Welcome to Lagos slum where residents live on the lagoon

Published 8 years ago by: Aliuniyi lawal
at 11:33 AM, 9/02/2011 (8 years ago)

(1374 | Gistmaniac) (m)

Lagos is usually regarded as the Centre of Excellence. It is the nation’s commercial hub and home to people from the many tribes and ethnic groups scattered all over Nigeria.

It is in Lagos that you’ll also find Nigeria’s most notorious dark spots and ghettoes. Among such is Ilaje, a sprawling slum situated by the lagoon in the Bariga area of the metropolis. A recent trip by the reporters revealed the sordid condition that Ilaje residents subject themselves to.

As you saunter near the settlement, your eyes are assailed by wooden houses built on the blackish waters of the Lagos Lagoon. You also see the dirty, fragile and poorly fed children and teenagers playing about, and the sickening environment reminiscent of a large but long forgotten refuse dump.
In an era of cholera epidemic in the country, the children are exposed to the putrid environment in which human excreta, repulsive wastes and all sort of debris freely float. Evidently, the inhabitants produce many of these wastes. The reporters spotted a three-year-old kid passing excreta on the water.

The reporters had gone to Ilaje during the week, and the sight of a good number of teenagers of school age roaming about the slum naturally aroused their curiosity. They soon discovered that the parents could not afford western education for their kids. Some of them interviewed could not communicate in English; they could only speak in Yoruba and other native tongues.
It is believed that between 15 million and 18 million people reside in Lagos, making it one of the most populated cities in the world. With this population explosion, many residents are forced to live in deplorable conditions. In Ilaje, the situation is particularly pathetic because the people literally live on the lagoon.

Apart from the row of shanties clustered close to the bank of the lagoon, many of the people, mainly the Egun, the Ilaje (from Ondo State) and the Ijaw live in huts built of planks, bamboo and iron roofing sheets right atop the lagoon.
At Ilaje, what you see is a dirty environment, poverty, illiteracy, filth and other social ills.
Besides the ravaging scourge of illiteracy, poverty and filth in the community, the consumption of marijuana is equally rampant. It is mostly referred to as eja (fish). At every nook and cranny in the community, you’ll always find someone smoking weed. You would even hear youths asking one another if eja is in stock.

A 13-year-old girl, Safi, told the reporters that she wasn’t in school because her father could not afford the cost of her education. Speaking in Yoruba, she said: “My father cannot send us to school. He’s a fisherman in this place. He hardly makes enough money to feed my mother and the other six children.”

She was asked what she would want to become in future. “I will be selling food,” she responded without hesitation. Why, asked the reporters. “Because that is what my mama sells,” Safi said.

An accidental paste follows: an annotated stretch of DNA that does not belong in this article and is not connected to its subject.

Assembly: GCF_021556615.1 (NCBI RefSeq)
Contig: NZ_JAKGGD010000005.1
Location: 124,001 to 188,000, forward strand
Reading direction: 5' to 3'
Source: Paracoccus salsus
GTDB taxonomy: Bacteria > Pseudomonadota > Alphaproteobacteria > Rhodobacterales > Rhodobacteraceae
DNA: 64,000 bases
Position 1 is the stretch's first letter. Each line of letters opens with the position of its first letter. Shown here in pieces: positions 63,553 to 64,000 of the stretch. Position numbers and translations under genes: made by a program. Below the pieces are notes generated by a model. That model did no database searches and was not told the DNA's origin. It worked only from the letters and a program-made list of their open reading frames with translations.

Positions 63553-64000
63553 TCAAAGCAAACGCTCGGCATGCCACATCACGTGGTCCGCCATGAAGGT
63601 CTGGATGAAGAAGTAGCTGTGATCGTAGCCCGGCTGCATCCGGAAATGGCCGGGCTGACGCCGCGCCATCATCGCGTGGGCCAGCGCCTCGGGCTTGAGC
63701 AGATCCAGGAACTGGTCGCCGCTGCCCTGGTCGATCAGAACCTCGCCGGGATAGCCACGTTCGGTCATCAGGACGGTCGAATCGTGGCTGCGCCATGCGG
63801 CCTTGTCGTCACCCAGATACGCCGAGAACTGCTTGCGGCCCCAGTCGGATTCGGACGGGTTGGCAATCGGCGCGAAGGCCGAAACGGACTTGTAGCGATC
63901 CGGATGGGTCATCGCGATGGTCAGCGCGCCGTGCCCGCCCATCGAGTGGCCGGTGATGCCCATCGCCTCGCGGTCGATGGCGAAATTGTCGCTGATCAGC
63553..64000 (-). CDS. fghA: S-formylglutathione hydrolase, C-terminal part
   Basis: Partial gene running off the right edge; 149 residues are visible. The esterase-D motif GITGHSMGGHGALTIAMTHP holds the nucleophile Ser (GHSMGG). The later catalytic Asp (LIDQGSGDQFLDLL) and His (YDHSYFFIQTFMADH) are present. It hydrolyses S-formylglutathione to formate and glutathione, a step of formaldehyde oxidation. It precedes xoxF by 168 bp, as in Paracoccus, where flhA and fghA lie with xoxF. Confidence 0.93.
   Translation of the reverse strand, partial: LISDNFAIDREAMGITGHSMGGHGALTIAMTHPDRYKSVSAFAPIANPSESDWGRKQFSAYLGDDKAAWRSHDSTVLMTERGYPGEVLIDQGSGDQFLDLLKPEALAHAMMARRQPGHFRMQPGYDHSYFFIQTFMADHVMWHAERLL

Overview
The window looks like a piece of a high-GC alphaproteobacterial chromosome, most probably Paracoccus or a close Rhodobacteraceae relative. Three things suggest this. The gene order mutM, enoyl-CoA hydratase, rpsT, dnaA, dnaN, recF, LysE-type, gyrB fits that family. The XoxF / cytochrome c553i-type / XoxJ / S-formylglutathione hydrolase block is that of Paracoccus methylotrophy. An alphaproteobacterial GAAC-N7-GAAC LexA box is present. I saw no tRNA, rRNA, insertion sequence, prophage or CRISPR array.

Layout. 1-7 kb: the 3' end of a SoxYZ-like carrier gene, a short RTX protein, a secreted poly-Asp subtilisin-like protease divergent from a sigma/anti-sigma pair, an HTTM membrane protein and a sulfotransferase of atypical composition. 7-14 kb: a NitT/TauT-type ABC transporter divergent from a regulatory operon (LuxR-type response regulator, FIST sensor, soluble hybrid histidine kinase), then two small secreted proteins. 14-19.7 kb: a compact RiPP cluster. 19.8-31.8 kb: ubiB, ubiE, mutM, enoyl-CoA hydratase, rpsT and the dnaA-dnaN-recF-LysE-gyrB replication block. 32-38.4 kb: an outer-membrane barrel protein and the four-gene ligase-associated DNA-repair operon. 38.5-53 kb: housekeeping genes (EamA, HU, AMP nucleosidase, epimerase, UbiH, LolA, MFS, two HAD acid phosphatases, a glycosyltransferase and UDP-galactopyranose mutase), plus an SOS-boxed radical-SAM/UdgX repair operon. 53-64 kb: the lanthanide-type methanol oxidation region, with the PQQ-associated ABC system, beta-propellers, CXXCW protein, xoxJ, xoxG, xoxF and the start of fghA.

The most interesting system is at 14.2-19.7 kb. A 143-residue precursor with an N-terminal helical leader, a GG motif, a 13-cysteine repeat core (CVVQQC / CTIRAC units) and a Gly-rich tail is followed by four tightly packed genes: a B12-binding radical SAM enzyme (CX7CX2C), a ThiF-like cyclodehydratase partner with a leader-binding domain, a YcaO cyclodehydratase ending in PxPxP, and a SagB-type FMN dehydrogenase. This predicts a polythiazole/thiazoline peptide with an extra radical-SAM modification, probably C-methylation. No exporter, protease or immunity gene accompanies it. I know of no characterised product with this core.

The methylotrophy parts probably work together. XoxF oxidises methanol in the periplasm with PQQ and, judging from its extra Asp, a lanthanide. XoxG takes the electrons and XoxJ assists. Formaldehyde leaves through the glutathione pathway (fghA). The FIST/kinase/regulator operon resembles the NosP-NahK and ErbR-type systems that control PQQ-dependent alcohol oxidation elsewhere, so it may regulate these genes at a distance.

Indeed, majority of the inhabitants engage mainly in fishing on the lagoon and selling foodstuff, firewood and fish. But the reporters also discovered a shanty described as a school. Made of planks and disused roofing sheets, the ‘building’ is where some of the children are taught the basics of education.

Living in this slum isn’t as cheap as you might imagine. According to one Madam Ruth, an aluminum shack which she described as a room costs N1000 per month while a room in houses built with cement blocks cost between N1500 and N2000.
Daily Sun learnt that it costs N1000 to rent a room in one of the huts on the water made of bamboo and thatch. And even on the lagoon, the usual Lagos practice of paying homage to Omo-Onile (land owners) applies.

You must buy a space on the water for about N40,000 from the Baale (local community leader). And while you are building on the water, you still have to settle the same omo onile so that they would not disturb the workers.
Many of the recently built huts are covered with aluminum roofing sheets. Yet many of the thatched huts are falling apart, with ugly looking curtains and tarpaulins holding them together.

Asked what would be needed to own a ‘house’ on the water, an inhabitant explained that between N150, 000 and N200,000 would turn one into the owner of a property on the lagoon. He also revealed that to forestall the usual exploitation by ‘landowners’ which results in the high cost of space on the water, their Baales (local community leader) had bought a large space which is then sliced and resold at subsidized rates to other members of the community intending to build their homes on the water. Such arrangement, he said, reduces the harassment from the Omo Oniles who might bring dangerous items to attract the residents.

How long does such ‘buildings’ last? In his words, the huts could stand strong for about 10 years if well constructed. But when asked how it would be discovered when the house is about to collapse, the man sounded unconvincing. “Well, those living there will know,” he informed.

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mallorca at 11:47 AM, 9/02/2011 (8 years ago)
(20440 | Addicted Hero) (m)

long sheet

Solidstonez at 09:58 PM, 17/07/2012 (7 years ago)
(37019 | Addicted Hero) (f)




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